Sept. 3, 1941 – July 5, 2021
When the Buffalo Music Hall of Fame presented Richie Merlo with a lifetime achievement award last December, it capped a career that spanned more than six decades and stretched from coast to coast.
A crooner and jazz trumpeter, Mr. Merlo was featured in the Buffalo area’s leading nightclubs, past and present. At the fabled Town Casino in the early 1960s, he was vocalist and emcee for appearances by the major stars of the day.
Throughout his career, he played alongside other local jazz greats. In 2011, he convinced saxophonist Phil DiRe to come out of retirement and join with him and saxophonist Bobby Militello, pianist George Caldwell, bassist Sabu Adeyola and drummer Lou Marino in the group Buffalo Bop. It quickly captured an Artvoice Best Jazz Act award.
Diagnosed in 2015 with myasthenia gravis, which forced him to stop performing professionally in recent years, he died July 5 in his East Amherst home. He was 79.
Born in Buffalo, Richard Carl Merlo was given his first trumpet by his mother when he was 8 after he saw a friend’s trumpet and fell in love with it.
He began studying the instrument at age 9 with Patrick “Patty” Vastola, the band leader at the Chez Ami nightclub, and at age 11 with Eugene Bishop, principal trumpeter with the Buffalo Philharmonic Orchestra.
While a student at South Park High School, where he graduated in 1959, he began frequenting Bafo’s, a downtown jazz club, to hear a quartet led by tenor saxophonist Sam “Sammy Cal” Calcaterra, who became his jazz mentor. Before long, he became the fifth member of Calcaterra’s group.
At 17, en route home from playing with the Sam Noto Big Band one night at the Jazz Center on Washington Street, he began singing along with Frank Sinatra on the radio.
“The more I sang,” Mr. Merlo said, “the more I realized I sounded like him with my timing and phrasing.”
He studied with vocal coaches Angelo Bruno and Vincent Mattina, former New York Metropolitan Opera singers, and put his own group together. Tutored by Lenny Page from the Town Casino, he soon developed as an all-around master of ceremonies.
He acquired an agent and was featured, sometimes as Richie Marlo or Richie Marlow, in floor shows at Frank’s Casa Nova, Ellicott Manor, the Stage Pigalle, the Anchor Bar and the Old Barn in East Aurora, as well as clubs on the East Coast.
In the 1960s, he left Buffalo and toured extensively from Toronto to Miami, then went to Los Angeles, where Bobby “Boris” Pickett, of “Monster Mash” fame, invited him to join his band playing Hollywood clubs.
He then appeared for three years in Las Vegas, including the lounge at the Sands Hotel, got married and came back to Buffalo to raise his family.
He was an emcee at McVan’s and the Stage Door and a singer at Mr. Anthony’s, the Niagara Falls Hilton, Paul McGuire’s Arches and the Williamsville Inn. In 1978, he opened his own club, the Curtain Call Lounge in Clarence, and performed there regularly, with a break in 1980 when he answered a call from Florida to perform six nights a week at the famous Downstairs-Upstairs Club in North Miami Beach.
After selling the Curtain Call in 1983, he led his own groups at Salvatore’s Italian Gardens, the Charter House and the Lobby Lounge at the Radisson Hotel. For several years, he and partner Carl Barone were featured at Marinaccio’s in Williamsville. From 1997 to 2001, he was featured singer at Harry’s Harbour Grille and sang Sunday nights for seven years in the Elmwood Lounge with a band led by his lifelong friend Joey Giambra.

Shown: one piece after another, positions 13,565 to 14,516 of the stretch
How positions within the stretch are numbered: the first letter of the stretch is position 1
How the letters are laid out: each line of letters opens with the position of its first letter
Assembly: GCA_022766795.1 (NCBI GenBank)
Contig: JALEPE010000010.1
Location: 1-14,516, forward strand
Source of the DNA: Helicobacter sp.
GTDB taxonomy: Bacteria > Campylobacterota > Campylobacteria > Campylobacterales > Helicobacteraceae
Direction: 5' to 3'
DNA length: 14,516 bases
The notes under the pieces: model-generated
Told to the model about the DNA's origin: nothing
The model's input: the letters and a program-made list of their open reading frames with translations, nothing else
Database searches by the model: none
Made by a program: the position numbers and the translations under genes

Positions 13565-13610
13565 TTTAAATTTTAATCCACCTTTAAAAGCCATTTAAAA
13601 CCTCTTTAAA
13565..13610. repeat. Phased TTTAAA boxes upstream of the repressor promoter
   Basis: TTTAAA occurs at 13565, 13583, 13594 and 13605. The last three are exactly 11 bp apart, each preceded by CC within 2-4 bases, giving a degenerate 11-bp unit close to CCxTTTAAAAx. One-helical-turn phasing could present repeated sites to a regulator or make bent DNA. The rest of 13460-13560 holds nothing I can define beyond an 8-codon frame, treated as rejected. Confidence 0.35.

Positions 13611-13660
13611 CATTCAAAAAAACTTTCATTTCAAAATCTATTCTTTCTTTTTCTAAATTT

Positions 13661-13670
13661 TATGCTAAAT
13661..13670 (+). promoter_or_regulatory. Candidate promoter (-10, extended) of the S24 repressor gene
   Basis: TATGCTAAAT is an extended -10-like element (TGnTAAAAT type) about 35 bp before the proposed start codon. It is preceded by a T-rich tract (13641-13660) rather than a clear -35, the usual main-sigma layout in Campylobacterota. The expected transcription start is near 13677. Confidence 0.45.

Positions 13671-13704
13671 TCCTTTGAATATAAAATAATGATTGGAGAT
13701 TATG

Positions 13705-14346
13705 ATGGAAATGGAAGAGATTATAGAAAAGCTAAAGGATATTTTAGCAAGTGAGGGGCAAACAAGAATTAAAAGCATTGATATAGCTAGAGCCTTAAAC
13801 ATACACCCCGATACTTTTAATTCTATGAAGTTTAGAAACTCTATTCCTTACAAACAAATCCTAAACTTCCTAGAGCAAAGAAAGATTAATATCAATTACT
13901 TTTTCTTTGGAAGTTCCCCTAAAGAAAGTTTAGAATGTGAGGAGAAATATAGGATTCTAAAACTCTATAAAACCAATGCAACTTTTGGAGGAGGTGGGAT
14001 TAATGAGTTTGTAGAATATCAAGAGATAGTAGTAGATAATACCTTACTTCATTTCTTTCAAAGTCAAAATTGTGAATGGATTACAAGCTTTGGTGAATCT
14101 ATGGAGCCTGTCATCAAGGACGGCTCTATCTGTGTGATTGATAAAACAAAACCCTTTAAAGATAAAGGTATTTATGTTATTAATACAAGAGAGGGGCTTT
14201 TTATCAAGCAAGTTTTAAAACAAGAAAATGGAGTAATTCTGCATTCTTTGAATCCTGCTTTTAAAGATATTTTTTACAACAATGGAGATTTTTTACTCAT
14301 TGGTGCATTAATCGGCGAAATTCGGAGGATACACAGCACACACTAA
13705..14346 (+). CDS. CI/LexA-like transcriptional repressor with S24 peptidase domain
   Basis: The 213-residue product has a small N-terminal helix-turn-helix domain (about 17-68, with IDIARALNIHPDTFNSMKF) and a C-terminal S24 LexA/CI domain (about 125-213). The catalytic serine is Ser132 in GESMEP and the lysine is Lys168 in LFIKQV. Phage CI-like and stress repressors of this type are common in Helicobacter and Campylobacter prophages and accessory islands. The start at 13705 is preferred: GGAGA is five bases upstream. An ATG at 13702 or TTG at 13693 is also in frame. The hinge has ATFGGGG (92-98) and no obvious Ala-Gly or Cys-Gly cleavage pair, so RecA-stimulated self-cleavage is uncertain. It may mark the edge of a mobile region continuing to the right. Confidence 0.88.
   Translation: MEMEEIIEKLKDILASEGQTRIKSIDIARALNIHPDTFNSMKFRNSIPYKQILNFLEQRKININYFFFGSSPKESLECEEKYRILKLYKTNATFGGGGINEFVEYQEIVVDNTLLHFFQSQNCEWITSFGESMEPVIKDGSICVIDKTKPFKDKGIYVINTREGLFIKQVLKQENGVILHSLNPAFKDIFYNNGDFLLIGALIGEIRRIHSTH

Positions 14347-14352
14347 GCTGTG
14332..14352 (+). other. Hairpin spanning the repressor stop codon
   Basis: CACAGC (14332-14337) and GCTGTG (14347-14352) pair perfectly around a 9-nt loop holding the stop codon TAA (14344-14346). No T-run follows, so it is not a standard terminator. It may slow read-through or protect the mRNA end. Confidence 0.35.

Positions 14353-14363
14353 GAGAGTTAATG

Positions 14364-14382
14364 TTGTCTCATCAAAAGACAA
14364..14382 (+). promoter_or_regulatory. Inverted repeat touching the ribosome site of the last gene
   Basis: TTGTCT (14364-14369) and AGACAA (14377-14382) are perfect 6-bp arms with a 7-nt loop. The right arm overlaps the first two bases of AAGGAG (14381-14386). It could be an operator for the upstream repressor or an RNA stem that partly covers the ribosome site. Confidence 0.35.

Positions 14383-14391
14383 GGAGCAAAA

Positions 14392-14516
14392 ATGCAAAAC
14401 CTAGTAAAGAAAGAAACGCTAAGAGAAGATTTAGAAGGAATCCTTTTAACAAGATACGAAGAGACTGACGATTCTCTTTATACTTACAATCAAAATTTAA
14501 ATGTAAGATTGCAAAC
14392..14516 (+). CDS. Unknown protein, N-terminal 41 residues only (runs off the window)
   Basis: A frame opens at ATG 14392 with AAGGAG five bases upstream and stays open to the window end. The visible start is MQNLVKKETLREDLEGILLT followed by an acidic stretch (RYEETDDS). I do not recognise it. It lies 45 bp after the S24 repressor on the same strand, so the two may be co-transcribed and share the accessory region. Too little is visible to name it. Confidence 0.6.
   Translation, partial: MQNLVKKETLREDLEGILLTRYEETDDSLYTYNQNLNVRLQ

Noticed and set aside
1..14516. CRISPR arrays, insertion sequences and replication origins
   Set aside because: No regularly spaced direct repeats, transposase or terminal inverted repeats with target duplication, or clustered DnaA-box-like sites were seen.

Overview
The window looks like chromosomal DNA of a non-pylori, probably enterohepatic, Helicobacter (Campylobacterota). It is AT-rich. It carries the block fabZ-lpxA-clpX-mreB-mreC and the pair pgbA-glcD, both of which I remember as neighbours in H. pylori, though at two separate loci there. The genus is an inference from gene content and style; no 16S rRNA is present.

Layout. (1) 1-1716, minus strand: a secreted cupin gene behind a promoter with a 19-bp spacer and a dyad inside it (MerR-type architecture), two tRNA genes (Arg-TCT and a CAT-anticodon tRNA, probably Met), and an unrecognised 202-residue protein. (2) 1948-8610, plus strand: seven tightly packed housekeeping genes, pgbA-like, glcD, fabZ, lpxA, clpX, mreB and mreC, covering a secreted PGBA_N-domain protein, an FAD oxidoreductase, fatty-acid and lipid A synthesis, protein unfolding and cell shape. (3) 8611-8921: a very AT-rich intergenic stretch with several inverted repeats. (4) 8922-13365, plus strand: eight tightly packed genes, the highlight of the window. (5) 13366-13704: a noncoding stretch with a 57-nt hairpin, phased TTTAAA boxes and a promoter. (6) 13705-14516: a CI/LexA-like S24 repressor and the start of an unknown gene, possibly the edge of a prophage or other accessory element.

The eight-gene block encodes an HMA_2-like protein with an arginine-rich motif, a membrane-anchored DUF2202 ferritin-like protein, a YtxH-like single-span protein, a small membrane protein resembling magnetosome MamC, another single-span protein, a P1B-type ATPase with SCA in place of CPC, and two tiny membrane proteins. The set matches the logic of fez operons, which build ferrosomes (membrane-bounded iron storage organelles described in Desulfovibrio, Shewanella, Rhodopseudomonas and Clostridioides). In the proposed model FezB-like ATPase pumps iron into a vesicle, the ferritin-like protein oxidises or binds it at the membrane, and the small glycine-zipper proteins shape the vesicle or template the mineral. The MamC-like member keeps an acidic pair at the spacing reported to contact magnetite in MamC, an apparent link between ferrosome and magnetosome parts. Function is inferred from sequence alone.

One of Mr. Merlo’s favorite stories, which he recounted in the magazine of the Per Niente Club, an Italian-American cultural organization, involved driving Giambra to Atlantic City in 1959 to audition for singer Al Martino. Mr. Merlo, who was broke, agreed to do it for meals and gas money.
When Giambra vanished after failing get the job, Mr. Merlo, in desperation, tracked down Martino in his hotel room.
“I said, ‘Have you seen Joe?’ He said he didn’t and didn’t know his whereabouts and asked why. I said, sadly, I could not get back home because Joe had the money and I was hungry and out of gas. At that point, Al went to a dresser drawer and came back with $40 and said, ‘Is this enough to get you home?’ Since gas at the time was 28 cents a gallon, I said, ‘It’s more than enough.’ I thanked him and headed for the car and still no Joe, so I proceeded to return to Buffalo.”
When Mr. Merlo told this story to his fiancee’s family a few years later, they greeted it with disbelief. To prove it, he reserved a table for them at a club in Batavia when Martino was going to perform.
“The music started,” Mr. Merlo recalled, “and the opening number was one of Al’s hit songs at the time. A theatrical spotlight followed Al as he glided so gently from table to table singing to all the women, mesmerizing them with his voice. As he approached our table, the room was in a trance. ... Suddenly, Al caught my eye, he stared at me for a second and said to the band, ‘Stop the music.’ He turned to me and gently said, ‘You owe me $40.’
He smiled and picked up where he left off, not missing a note. ... After the show, Al came to the table and I introduced him to my future in-laws. Needless to say, I repaid the $40 he lent me and he thanked me.”
Survivors include two daughters, Christine Ruffino and Michelle Merlo; his longtime companion, Susan R. Adelman, president of Servey Service, a research and testing company; her children, Deny Adelman and Alyson Wells; his two grandchildren and her four grandchildren.
A Mass of Christian Burial was offered July 8 in St. Mary’s Catholic Church, Swormville.